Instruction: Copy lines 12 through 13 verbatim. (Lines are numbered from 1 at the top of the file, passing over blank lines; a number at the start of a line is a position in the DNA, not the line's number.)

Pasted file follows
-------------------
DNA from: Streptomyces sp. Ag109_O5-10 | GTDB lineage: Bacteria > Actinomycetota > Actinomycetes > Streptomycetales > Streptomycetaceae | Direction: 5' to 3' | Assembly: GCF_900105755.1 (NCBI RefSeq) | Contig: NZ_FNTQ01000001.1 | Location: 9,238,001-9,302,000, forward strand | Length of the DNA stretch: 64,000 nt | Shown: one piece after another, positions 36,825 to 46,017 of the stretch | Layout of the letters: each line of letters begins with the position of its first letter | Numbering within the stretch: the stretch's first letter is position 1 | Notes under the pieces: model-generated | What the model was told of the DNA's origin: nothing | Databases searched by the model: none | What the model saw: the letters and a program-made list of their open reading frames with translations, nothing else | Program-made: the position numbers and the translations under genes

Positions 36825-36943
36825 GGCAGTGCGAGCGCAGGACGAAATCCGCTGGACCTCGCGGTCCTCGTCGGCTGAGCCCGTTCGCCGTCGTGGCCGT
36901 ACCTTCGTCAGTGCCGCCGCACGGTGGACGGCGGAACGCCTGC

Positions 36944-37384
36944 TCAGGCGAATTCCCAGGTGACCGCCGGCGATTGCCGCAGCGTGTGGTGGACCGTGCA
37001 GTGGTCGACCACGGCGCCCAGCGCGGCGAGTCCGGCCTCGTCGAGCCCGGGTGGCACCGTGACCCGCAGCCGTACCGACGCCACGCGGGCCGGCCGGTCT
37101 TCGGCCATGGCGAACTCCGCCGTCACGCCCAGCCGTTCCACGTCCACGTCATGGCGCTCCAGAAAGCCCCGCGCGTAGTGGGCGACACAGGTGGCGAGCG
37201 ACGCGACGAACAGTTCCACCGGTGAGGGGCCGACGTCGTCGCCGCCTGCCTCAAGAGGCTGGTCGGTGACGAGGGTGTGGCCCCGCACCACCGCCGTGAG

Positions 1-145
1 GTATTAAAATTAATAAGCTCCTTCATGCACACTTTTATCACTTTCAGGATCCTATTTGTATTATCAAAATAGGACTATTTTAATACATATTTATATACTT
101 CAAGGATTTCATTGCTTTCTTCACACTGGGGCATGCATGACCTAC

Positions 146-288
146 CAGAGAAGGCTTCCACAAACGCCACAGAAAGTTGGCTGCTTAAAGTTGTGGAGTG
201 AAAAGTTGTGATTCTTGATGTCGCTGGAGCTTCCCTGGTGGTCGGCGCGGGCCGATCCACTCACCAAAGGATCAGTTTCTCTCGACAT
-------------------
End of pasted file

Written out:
101 CAAGGATTTCATTGCTTTCTTCACACTGGGGCATGCATGACCTAC

Positions 146-288